This study showed that women were associated with an increased vulnerability to depression. However, environmental factors such as parents’ psychological conditions also significantly impacted youths’ mental health. In addition, lifestyle factors such as smoking and drinking alcohol should be looked at seriously in youth because those are also associated with depression.

In the future, the above factors are essential for policymakers, health professionals, educators, and social service providers to consider in making interventions. Screening, prevention, and treatment are necessary for mental health in youth. It is crucial to screen all adolescents and young adults for depression, especially those with risk factors and key symptoms associated with general youth functioning (e.g., in the academic, social, cognitive, and familial domains). The screening could be done in primary health care settings (in Indonesia, known as Puskesmas) that collaborate with school or university health centers. Screening in youth, particularly adolescents, must be a priority because depression often emerges at this age, and they do not readily communicate or articulate about what they feel. The other action is prevention. Strategies to prevent youth depression should recognize specific age and target groups. Mental health prevention programs should engage schools and parents since many affected individuals are of school age. Programs such as healthy schools, including developing personal skills, anti-bullying, stress management, and even parental involvement, should be encouraged. In young adults, prevention could take place in the college or workplace. Finally, in terms of depression as psychopathology, the treatment of youth depression should be incorporated with activities in school, college, or the office. Depression treatment should also consider including parents or family members since parental factors are fundamental for understanding depression in youth. In Indonesia, parents and family also play significant roles in the lives of young people.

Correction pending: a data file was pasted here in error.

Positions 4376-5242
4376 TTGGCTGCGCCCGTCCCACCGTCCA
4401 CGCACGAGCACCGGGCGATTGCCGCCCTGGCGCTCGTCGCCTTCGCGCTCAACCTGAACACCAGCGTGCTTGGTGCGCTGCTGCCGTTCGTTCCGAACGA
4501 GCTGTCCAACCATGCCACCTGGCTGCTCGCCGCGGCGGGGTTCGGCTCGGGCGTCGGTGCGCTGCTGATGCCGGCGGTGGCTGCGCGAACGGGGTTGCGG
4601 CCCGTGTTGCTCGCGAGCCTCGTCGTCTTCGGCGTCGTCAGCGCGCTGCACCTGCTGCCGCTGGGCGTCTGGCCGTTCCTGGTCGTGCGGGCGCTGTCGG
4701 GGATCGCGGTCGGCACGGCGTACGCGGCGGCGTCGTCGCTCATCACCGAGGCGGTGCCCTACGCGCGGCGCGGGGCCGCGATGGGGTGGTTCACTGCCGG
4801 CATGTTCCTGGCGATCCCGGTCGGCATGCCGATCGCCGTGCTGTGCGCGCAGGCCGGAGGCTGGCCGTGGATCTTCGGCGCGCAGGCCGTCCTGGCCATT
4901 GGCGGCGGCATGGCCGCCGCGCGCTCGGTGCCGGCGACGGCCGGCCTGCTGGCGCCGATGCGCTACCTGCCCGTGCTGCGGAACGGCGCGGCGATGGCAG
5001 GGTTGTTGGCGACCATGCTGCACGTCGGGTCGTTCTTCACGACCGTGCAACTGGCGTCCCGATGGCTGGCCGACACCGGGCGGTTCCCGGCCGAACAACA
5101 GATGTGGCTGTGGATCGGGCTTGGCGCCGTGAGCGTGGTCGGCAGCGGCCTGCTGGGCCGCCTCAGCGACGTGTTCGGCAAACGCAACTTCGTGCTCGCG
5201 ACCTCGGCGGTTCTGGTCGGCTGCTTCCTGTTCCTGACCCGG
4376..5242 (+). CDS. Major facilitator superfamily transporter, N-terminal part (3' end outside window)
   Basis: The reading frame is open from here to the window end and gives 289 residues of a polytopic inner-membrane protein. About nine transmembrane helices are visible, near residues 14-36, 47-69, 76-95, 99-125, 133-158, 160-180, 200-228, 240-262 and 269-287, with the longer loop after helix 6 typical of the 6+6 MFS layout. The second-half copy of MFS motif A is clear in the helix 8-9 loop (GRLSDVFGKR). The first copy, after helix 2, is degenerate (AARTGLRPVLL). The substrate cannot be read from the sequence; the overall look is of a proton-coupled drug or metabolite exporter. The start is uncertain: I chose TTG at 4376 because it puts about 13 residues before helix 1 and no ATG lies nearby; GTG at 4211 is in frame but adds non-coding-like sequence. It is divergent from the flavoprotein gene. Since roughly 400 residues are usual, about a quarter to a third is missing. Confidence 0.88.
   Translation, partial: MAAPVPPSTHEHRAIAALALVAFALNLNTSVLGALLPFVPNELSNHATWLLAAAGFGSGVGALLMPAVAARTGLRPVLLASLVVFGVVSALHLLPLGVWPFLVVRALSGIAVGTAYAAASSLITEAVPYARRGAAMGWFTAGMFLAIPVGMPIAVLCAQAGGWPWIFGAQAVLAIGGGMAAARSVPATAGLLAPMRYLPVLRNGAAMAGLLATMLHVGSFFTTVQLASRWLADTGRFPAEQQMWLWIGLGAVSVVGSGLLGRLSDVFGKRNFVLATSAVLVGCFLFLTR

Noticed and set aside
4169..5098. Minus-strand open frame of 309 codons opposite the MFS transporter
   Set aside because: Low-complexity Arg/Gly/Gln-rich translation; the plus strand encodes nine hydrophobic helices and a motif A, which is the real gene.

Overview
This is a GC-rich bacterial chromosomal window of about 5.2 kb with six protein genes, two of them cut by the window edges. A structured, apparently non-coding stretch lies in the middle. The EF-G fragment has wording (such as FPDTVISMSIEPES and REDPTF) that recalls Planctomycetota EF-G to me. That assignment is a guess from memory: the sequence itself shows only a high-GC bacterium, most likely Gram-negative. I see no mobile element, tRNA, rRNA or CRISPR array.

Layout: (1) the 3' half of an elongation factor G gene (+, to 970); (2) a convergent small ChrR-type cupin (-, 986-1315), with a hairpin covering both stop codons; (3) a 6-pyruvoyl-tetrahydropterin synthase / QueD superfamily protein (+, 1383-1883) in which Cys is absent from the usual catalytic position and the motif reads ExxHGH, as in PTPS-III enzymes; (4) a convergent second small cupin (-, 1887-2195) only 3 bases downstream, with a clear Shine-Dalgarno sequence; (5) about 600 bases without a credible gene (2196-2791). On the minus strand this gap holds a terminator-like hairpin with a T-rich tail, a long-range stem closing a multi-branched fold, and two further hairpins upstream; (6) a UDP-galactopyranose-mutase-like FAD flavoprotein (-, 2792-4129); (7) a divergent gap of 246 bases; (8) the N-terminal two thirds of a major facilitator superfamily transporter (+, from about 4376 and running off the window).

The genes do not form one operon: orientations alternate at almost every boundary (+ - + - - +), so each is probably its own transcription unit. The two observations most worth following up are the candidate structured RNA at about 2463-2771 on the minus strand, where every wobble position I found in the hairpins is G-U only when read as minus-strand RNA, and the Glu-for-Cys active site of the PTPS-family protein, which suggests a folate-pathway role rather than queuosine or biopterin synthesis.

In Indonesia, some programs can be used to deliver services for youth mental health. Pelayanan Kesehatan Peduli Remaja (PKPR) – Youth Friendly Services must collaborate with mental health services available in primary health centers or Puskesmas to overcome young people’s problems. In school and university settings, the health unit or Upaya Kesehatan Sekolah (UKS) and primary healthcare centers in colleges should implement promotion, prevention, and curative activities for mental health in youth. The UKS and university health centers should provide counseling, training, and guidance for school and college residents. They should also detect mental health problems, intervene early when problems are detected, and refer affected individuals to health facilities. The Puskesmas should collaborate and accept references from UKS and primary health care centers at universities to further diagnose students since Puskesmas now has mental health services.